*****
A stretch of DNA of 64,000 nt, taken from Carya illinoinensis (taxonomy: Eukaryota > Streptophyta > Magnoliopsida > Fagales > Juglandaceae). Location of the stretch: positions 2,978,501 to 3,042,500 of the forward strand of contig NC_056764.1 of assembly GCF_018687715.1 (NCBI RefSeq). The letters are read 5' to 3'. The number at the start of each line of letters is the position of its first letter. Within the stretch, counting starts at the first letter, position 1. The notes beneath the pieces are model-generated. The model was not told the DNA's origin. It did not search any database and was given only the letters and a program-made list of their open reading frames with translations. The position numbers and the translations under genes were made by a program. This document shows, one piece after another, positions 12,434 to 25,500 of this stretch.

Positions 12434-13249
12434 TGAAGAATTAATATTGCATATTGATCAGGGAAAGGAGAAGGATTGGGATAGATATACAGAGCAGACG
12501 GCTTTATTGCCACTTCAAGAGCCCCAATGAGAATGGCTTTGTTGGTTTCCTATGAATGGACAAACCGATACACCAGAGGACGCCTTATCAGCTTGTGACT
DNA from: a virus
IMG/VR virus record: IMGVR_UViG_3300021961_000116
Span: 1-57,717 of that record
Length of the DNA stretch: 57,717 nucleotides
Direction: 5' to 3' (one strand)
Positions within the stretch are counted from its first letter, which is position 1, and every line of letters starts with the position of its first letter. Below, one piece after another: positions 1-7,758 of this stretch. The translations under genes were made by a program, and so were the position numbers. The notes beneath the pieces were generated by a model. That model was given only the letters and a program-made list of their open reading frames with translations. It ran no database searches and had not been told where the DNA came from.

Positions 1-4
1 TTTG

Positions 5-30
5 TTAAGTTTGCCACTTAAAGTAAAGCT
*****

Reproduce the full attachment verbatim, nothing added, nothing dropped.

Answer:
A stretch of DNA of 64,000 nt, taken from Carya illinoinensis (taxonomy: Eukaryota > Streptophyta > Magnoliopsida > Fagales > Juglandaceae). Location of the stretch: positions 2,978,501 to 3,042,500 of the forward strand of contig NC_056764.1 of assembly GCF_018687715.1 (NCBI RefSeq). The letters are read 5' to 3'. The number at the start of each line of letters is the position of its first letter. Within the stretch, counting starts at the first letter, position 1. The notes beneath the pieces are model-generated. The model was not told the DNA's origin. It did not search any database and was given only the letters and a program-made list of their open reading frames with translations. The position numbers and the translations under genes were made by a program. This document shows, one piece after another, positions 12,434 to 25,500 of this stretch.

Positions 12434-13249
12434 TGAAGAATTAATATTGCATATTGATCAGGGAAAGGAGAAGGATTGGGATAGATATACAGAGCAGACG
12501 GCTTTATTGCCACTTCAAGAGCCCCAATGAGAATGGCTTTGTTGGTTTCCTATGAATGGACAAACCGATACACCAGAGGACGCCTTATCAGCTTGTGACT
DNA from: a virus
IMG/VR virus record: IMGVR_UViG_3300021961_000116
Span: 1-57,717 of that record
Length of the DNA stretch: 57,717 nucleotides
Direction: 5' to 3' (one strand)
Positions within the stretch are counted from its first letter, which is position 1, and every line of letters starts with the position of its first letter. Below, one piece after another: positions 1-7,758 of this stretch. The translations under genes were made by a program, and so were the position numbers. The notes beneath the pieces were generated by a model. That model was given only the letters and a program-made list of their open reading frames with translations. It ran no database searches and had not been told where the DNA came from.

Positions 1-4
1 TTTG

Positions 5-30
5 TTAAGTTTGCCACTTAAAGTAAAGCT